Typically, countries hit hard by sanctions do not respond in the ways that the governments imposing the sanctions expect–instead of focusing their resentment at their own government for allegedly bringing the sanctions upon them and working to change or destabilise the current regime or force the government’s hand on policy, they routinely turn their resentment at the outside forces creating the hardship. The majority will conclude, not entirely unreasonably, that the people imposing the sanctions are the ones inflicting the damage on their country. Especially when it is an issue bound up with questions of national sovereignty and prestige, which the development of nuclear technology certainly is to a higher degree than normal, a proud nation will view attempts to interfere with what is properly an internal affair very dimly indeed. International sanctions produce the perfect atmosphere for a dictatorial or other oppressive regime (or indeed any kind of government) to invoke myths of national victimhood and/or innocence (and the more powerful those myths are and the more they involve memories of resisting Western colonialism, both of which are the case in Iran) and for the regime to portray itself as a champion of the nation being hard-pressed by arrogant foreigners.

Americans have frequently responded in precisely this way whenever confronted by foreign criticism, and Mr. Bush has been a great beneficiary of this resentment of foreign threats real and perceived (he has fumbled so badly on immigration policy because he has no meaningful conception that his constituents see immigration as yet another one of these threats, albeit of a different type, or rather he has no desire to grant this view any consideration because he views it as fundamentally un-American). The current Iranian government, and Ahmadinejad himself, will benefit in similar fashion, just as Hussein and Milosevic’s rule was routinely reinforced by near-universal outside hostility to them and to Iraq and Serbia respectively.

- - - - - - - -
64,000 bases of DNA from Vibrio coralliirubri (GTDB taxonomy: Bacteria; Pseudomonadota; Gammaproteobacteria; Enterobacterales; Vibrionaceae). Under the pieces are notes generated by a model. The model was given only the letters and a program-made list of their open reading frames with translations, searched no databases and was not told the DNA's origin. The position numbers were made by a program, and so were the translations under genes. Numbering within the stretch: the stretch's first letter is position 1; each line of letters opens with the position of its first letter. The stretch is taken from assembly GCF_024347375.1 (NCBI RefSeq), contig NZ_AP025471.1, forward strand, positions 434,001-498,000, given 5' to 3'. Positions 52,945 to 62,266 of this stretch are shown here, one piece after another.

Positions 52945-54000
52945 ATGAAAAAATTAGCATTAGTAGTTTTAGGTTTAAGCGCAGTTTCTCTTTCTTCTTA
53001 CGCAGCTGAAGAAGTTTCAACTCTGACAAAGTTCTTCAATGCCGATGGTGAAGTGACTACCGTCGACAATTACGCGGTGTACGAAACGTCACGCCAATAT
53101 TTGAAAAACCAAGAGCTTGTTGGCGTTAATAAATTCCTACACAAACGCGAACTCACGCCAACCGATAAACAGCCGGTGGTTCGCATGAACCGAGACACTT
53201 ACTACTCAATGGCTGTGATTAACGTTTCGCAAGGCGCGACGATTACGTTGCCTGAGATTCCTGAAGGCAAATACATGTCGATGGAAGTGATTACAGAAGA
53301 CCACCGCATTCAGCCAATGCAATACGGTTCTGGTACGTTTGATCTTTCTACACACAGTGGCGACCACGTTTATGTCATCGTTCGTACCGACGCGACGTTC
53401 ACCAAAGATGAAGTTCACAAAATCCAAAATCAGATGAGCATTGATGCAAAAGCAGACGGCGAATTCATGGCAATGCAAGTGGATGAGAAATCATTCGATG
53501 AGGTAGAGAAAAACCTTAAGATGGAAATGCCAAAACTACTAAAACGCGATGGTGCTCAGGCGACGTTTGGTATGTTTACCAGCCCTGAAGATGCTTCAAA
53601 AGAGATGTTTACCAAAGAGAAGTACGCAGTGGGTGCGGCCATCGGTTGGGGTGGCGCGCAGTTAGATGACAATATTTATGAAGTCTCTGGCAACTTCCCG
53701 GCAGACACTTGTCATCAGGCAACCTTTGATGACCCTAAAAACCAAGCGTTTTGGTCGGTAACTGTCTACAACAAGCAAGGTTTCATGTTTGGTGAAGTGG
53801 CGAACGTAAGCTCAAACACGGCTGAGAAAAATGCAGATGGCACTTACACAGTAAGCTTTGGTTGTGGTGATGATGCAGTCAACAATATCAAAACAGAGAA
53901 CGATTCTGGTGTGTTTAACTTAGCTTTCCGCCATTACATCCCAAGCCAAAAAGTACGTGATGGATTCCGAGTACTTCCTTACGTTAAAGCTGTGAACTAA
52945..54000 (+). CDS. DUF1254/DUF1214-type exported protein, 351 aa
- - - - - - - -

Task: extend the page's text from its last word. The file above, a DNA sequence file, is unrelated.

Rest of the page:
Imposing sanctions on Iran can only be the desirable course if we wish to see the most militant and combative elements of the Iranian regime strengthened as a prelude to justifying resorting to military strikes. Mr. Krauthammer does wish exactly this, so it is no surprise that he wants to see Washington push forward for sanctions. The Europeans are right to balk at this move, and this would be a goldern opportunity for a domestic opposition leader to support direct negotiations with Iran.

So long as negotiations are contingent on the commitment to military action if they “fail” (i.e., if they do not force Iran to concede a nuclear program that it is never going to concede), Krauthammer’s acceptance of negotiations is yet another suggestion for a tactical maneuver to pave the way for a military strike on Iran. Washington should negotiate with Iran, but not with the expectation that these negotiations are designed to make Iran concede on its fundamental sovereign rights; such concessions no Iranian government could reasonably be expected to make. We would be setting ourselves up for another Rambouillet and another pretext for war.